Lantern Review: A Journal of Asian American Poetry
Issue 1 | June 2010

The TV turns our room blue. We are a blue room with two windows.
It's almost morning outside—listen to the birds, stirring in the garden.

When poets walk on a night filled with moon, they howl
into bottles, they turn their footsteps into words' garden.

You capture the wasp on our wall & sing it
a lullaby on your way to the garden.

Nothing takes no for an answer. Nothing sings yet.
I am a blossom unfurling in your garden.

A bandage on my hand, a long dirt road behind us, you press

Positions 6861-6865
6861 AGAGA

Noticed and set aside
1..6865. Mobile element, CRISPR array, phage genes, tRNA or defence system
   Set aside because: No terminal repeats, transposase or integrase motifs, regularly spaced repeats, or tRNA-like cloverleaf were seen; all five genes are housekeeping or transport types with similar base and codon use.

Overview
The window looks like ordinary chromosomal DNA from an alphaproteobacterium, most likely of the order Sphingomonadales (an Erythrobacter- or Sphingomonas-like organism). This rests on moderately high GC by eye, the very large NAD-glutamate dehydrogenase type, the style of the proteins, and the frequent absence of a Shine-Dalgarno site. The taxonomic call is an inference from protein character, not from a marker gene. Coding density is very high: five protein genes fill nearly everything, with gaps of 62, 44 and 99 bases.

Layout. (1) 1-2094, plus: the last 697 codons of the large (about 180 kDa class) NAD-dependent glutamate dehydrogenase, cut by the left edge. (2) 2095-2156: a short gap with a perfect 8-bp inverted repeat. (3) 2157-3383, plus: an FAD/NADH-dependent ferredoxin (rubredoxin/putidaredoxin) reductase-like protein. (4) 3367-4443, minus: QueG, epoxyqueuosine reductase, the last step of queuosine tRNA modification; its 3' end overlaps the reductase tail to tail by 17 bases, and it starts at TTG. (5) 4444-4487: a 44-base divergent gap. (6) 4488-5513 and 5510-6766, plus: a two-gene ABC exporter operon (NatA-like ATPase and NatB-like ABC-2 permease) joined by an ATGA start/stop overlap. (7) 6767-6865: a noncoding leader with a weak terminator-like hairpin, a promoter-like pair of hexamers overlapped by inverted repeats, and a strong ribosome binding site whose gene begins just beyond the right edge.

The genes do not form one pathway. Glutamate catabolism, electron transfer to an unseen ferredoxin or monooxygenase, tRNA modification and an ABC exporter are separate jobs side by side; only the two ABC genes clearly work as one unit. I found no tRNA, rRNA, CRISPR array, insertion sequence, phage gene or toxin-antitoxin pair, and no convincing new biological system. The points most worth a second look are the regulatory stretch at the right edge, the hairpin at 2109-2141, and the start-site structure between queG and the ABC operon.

a four-leaf clover into my palm as if to plant a garden.

What was the riddle? A question of lightening,
hawks and ponds, a freshly dug garden.

The spider crawls up the wall.
You give it to the garden.

Turn me into a poem of your nights and days. Eat.
How many lips have touched and worshipped you in this garden?

Here, we are the first clay animals.
Listen to the gates swing shut as we exit the garden.